- Chapter 20.1: The following payoff table was developed. Let P(S1) .30, P(S2) .50,...
- Chapter 20.2: Wilhelms Cola Company plans to market a new lime-flavored cola this...
- Chapter 20.3: Refer to Exercise 1. Develop an opportunity loss table. Determine t...
- Chapter 20.4: Refer to Exercise 2, involving Wilhelms Cola Company. Develop an op...
- Chapter 20.5: Refer to Exercises 1 and 3. Compute the expected opportunity losses
- Chapter 20.6: Refer to Exercises 2 and 4. Compute the expected opportunity losses.
- Chapter 20.7: Refer to Exercises 1, 3, and 5. Compute the expected value of perfe...
- Chapter 20.8: Refer to Exercises 2, 4, and 6. Compute the expected value of perfe...
- Chapter 20.9: Refer to Exercise 1. Revise the probabilities as follows: P(S1) .50...
- Chapter 20.10: Refer to Exercise 2. Reverse the probabilities; that is, let P(S1) ...
- Chapter 20.11: Blackbeards Phantom Fireworks is considering introducing two new bo...
- Chapter 20.12: A financial executive for Fidelity Investments lives in Boston but ...
- Chapter 20.13: Thomas Manufacturing Company has $100,000 available to invest. John...
- Chapter 20.14: The quality assurance department at Malcomb Products must either in...
- Chapter 20.15: Dude Ranches Incorporated was founded on the idea that many familie...
- Chapter 20.16: The combined experience at several other lodges was found to be: Nu...
- Chapter 20.17: Casual Furniture World has had numerous inquiries regarding the ava...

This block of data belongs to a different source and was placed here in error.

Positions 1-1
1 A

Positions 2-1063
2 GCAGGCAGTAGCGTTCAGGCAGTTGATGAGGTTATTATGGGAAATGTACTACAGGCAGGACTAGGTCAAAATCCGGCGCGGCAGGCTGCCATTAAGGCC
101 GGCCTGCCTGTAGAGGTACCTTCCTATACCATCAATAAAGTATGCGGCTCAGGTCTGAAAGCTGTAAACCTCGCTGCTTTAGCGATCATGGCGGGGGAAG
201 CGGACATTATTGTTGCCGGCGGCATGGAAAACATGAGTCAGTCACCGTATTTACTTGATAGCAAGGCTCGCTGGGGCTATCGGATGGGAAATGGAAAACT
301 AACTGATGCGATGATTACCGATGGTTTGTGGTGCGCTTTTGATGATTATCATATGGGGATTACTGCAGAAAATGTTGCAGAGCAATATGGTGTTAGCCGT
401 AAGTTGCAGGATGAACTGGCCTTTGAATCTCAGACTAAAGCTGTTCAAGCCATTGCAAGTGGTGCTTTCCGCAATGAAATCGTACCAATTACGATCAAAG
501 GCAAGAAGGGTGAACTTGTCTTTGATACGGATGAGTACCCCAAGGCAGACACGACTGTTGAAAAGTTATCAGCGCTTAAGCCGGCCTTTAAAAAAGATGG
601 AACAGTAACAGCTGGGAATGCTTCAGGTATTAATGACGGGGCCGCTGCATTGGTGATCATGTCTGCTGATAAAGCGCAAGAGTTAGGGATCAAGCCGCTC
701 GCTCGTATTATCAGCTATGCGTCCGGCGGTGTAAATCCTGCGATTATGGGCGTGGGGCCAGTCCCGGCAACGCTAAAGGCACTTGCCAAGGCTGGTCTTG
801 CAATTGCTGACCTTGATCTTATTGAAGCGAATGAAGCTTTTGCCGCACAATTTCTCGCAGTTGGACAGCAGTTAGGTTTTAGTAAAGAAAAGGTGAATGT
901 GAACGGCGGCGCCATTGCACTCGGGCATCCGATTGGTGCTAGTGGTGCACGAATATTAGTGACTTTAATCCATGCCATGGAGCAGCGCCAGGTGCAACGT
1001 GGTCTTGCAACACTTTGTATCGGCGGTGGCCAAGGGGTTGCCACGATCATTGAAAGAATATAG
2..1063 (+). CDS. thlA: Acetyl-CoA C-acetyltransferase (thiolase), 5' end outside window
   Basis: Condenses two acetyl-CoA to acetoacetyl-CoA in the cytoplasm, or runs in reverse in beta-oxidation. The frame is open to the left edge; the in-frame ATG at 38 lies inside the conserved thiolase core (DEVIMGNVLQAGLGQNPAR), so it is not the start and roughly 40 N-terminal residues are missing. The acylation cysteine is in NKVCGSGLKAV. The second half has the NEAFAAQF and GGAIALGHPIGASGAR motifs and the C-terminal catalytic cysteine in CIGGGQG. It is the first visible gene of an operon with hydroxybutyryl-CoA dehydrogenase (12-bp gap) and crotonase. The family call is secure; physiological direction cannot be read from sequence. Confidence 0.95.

- Chapter 20.18: Tim Waltzer owns and operates Waltzers Wrecks, a discount car renta...
- Chapter 20.19: You sign up for a cell phone plan and are presented with this chart...
- Chapter 20.20: Youre about to drive to New York. If your cars engine is out of tun...
Solutions for Chapter Chapter 20: An Introduction to Decision Theory
Full solutions for Statistical Techniques in Business and Economics | 15th Edition
2 k p - factorial experiment
A fractional factorial experiment with k factors tested in a 2 ? p fraction with all factors tested at only two levels (settings) each
All possible (subsets) regressions
A method of variable selection in regression that examines all possible subsets of the candidate regressor variables. Eficient computer algorithms have been developed for implementing all possible regressions
The portion of the variability in a set of observations that can be traced to speciic causes, such as operators, materials, or equipment. Also called a special cause.
An estimator for a parameter obtained from a Bayesian method that uses a prior distribution for the parameter along with the conditional distribution of the data given the parameter to obtain the posterior distribution of the parameter. The estimator is obtained from the posterior distribution.
The joint probability distribution of two random variables.